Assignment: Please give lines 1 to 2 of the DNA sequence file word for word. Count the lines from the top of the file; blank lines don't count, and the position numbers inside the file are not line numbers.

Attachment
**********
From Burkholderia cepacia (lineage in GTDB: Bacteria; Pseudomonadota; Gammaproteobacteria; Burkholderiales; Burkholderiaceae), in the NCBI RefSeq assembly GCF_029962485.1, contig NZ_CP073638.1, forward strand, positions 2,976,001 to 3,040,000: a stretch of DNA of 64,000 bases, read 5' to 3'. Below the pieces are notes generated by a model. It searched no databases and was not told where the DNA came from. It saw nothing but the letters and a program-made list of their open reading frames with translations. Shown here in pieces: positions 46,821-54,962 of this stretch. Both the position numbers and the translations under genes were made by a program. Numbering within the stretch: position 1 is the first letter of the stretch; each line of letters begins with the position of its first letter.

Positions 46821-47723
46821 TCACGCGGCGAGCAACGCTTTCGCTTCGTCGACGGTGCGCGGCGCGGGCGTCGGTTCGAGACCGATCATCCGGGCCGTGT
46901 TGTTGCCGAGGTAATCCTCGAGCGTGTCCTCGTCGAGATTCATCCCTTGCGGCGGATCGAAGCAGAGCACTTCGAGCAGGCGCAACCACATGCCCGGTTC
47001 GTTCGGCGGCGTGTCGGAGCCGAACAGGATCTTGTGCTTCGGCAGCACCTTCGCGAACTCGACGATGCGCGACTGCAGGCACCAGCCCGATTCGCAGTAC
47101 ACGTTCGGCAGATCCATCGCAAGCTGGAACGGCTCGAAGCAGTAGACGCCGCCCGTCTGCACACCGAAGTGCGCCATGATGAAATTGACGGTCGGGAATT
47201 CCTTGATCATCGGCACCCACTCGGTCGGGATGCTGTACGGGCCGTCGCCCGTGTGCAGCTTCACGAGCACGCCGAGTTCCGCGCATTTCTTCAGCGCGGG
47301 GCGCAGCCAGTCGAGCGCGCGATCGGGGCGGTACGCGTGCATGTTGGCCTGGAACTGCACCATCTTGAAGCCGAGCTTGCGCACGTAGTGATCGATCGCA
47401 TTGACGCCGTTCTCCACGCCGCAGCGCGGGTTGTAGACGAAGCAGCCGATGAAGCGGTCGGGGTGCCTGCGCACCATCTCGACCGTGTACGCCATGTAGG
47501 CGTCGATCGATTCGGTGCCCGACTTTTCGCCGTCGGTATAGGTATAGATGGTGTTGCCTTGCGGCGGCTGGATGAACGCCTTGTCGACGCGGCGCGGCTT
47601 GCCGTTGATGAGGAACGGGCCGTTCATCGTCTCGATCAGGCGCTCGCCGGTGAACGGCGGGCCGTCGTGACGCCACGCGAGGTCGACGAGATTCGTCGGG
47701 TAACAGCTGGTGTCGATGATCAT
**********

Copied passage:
From Burkholderia cepacia (lineage in GTDB: Bacteria; Pseudomonadota; Gammaproteobacteria; Burkholderiales; Burkholderiaceae), in the NCBI RefSeq assembly GCF_029962485.1, contig NZ_CP073638.1, forward strand, positions 2,976,001 to 3,040,000: a stretch of DNA of 64,000 bases, read 5' to 3'. Below the pieces are notes generated by a model. It searched no databases and was not told where the DNA came from. It saw nothing but the letters and a program-made list of their open reading frames with translations. Shown here in pieces: positions 46,821-54,962 of this stretch. Both the position numbers and the translations under genes were made by a program. Numbering within the stretch: position 1 is the first letter of the stretch; each line of letters begins with the position of its first letter.

Positions 46821-47723